CPP Newsletter Online Notices V11.2


Friedman, Howard. “IPPNO News.” Newsletter of the Concerned Philosophers for Peace V11.2 (Fall 1991)

CURRENT HISTORY. On 3-14-91 John Somerville, seriously ill for more than a year, resigned as President of North American IPPNO and asked Paul Allen, then Secretary, to take over. On 9-17-91, after considerable consultation, Paul asked Ron Santoni and Howard Friedman, respectively, to be President and Executive Secretary. Both accepted with Paul and John (the latter’s health permitting) remaining on the Advisory Board. One task of the present executives and all others concerned is to redefine the mission of IPPNO, given the diminished present threat of omnicide. My own view is that IPPNO’s central focus should be the attainment of peace, however this latter may be viewed, but that the larger circle of IPPNO’s concerns extend to any global issue that might become peace-threatening. Arguments for other views are encouraged: out of this interchange a new IPPNO–and a new constitution–will arise.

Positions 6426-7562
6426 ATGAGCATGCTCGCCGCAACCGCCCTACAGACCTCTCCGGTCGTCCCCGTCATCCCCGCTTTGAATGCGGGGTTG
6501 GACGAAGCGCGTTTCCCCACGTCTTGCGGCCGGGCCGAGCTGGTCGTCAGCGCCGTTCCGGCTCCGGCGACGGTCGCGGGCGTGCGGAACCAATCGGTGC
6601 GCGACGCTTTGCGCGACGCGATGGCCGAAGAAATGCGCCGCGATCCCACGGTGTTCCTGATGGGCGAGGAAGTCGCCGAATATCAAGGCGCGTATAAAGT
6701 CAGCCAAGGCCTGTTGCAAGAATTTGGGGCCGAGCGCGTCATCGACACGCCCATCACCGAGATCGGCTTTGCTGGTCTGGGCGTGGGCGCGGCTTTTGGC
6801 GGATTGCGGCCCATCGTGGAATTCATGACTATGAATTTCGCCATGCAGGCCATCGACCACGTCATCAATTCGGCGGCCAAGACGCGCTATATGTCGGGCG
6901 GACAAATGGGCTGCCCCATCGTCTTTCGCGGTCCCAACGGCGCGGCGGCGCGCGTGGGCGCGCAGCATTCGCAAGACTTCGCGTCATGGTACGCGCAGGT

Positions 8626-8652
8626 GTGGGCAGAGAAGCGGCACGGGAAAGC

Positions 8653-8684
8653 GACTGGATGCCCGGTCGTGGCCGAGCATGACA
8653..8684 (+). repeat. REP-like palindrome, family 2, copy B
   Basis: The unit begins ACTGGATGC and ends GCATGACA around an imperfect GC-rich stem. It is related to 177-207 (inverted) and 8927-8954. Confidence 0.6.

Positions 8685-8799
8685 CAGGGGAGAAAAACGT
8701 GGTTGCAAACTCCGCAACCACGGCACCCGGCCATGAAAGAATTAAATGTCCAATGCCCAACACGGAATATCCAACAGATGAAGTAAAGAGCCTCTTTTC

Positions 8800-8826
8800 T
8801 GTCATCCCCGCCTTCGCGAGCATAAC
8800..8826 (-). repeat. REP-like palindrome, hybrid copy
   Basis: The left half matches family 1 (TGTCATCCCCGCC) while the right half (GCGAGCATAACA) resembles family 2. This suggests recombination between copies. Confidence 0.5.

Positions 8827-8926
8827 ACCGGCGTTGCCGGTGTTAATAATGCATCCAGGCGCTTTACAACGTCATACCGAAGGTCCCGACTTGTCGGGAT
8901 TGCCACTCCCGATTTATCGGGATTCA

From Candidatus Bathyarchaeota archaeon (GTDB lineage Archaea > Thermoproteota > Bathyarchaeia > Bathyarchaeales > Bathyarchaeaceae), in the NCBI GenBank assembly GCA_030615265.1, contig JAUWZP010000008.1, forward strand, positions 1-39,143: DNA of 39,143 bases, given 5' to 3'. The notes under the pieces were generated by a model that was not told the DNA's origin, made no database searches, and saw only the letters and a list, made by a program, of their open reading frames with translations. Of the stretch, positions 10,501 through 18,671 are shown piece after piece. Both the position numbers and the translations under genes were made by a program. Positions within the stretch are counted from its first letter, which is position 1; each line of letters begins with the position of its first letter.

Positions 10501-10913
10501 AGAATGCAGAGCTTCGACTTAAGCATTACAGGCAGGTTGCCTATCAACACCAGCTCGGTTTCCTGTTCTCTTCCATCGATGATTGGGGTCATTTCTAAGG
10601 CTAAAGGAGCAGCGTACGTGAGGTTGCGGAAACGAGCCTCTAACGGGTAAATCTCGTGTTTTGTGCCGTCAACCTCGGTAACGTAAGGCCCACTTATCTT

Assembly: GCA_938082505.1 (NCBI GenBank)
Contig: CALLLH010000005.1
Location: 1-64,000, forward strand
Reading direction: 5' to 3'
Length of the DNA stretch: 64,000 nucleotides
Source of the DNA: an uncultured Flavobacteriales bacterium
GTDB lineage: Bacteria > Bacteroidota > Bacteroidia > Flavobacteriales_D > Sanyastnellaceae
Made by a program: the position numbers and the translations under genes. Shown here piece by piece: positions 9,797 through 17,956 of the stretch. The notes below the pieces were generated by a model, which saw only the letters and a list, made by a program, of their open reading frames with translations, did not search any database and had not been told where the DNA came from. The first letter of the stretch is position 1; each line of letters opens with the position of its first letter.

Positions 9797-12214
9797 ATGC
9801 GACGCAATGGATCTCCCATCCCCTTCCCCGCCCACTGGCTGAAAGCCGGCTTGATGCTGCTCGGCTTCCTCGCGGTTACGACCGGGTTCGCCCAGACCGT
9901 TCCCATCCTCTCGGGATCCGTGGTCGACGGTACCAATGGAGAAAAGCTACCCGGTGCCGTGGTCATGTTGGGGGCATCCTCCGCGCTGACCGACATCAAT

Is IPPNO’s name also to be modified? Time will tell. At the very least, in the interest of continuity for the present IPPNO will keep the acronym, ‘IPPNO,’ but define its scope differently. Since the North American section of IPPNO has been the chief locomotive in energizing the entire IPPNO structure, this section will shortly reach out through the IPPNO coordinator, Tom Daffern, to other IPPNO sections to establish closer ties and to stimulate the formation or renewal of activities.